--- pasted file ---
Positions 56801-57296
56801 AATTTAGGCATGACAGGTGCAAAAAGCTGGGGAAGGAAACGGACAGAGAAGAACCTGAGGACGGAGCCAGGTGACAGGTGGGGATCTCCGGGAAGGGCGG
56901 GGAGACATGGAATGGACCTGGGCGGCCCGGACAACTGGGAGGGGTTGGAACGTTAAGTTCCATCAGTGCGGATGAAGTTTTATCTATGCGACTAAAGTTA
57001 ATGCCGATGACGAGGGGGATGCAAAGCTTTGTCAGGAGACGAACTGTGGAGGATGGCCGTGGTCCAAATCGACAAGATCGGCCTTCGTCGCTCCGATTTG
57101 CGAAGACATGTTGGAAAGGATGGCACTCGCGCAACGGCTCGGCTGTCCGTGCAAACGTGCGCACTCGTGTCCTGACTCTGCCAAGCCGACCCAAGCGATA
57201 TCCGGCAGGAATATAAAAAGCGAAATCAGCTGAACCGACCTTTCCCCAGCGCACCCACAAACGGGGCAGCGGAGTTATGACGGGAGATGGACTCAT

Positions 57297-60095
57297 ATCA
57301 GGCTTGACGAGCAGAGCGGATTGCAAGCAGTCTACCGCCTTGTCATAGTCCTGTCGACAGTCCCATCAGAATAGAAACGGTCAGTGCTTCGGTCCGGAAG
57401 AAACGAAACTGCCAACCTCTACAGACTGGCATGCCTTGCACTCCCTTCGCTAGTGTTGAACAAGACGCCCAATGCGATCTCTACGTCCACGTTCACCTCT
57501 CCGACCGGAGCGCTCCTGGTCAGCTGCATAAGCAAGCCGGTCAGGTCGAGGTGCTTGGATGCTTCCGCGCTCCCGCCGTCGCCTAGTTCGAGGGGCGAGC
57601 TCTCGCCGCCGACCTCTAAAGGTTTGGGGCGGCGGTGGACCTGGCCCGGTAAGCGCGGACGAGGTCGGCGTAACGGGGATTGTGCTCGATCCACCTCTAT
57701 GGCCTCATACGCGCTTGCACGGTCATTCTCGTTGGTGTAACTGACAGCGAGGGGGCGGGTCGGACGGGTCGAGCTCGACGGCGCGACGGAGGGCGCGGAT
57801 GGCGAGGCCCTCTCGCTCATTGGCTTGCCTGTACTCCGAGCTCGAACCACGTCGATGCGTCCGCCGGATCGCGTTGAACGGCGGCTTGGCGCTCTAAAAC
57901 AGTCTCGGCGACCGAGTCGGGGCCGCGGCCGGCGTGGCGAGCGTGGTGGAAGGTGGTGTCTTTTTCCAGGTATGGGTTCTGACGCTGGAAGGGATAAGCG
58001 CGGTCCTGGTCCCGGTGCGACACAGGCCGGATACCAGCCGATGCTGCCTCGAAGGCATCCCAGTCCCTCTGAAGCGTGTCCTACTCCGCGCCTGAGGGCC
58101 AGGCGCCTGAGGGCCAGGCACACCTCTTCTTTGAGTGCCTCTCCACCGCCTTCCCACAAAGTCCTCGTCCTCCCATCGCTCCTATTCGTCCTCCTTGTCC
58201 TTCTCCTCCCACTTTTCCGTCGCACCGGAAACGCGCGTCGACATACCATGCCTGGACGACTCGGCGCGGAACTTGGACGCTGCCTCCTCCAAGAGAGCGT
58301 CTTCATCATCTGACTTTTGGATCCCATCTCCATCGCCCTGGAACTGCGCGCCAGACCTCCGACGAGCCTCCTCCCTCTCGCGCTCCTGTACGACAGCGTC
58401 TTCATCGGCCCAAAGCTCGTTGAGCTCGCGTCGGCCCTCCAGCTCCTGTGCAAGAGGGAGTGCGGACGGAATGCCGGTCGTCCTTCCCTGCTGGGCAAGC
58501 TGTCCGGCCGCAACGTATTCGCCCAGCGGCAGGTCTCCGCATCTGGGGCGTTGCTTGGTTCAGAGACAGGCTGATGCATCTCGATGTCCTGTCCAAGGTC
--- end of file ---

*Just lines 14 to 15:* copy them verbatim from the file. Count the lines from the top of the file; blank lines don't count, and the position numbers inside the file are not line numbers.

57801 GGCGAGGCCCTCTCGCTCATTGGCTTGCCTGTACTCCGAGCTCGAACCACGTCGATGCGTCCGCCGGATCGCGTTGAACGGCGGCTTGGCGCTCTAAAAC
57901 AGTCTCGGCGACCGAGTCGGGGCCGCGGCCGGCGTGGCGAGCGTGGTGGAAGGTGGTGTCTTTTTCCAGGTATGGGTTCTGACGCTGGAAGGGATAAGCG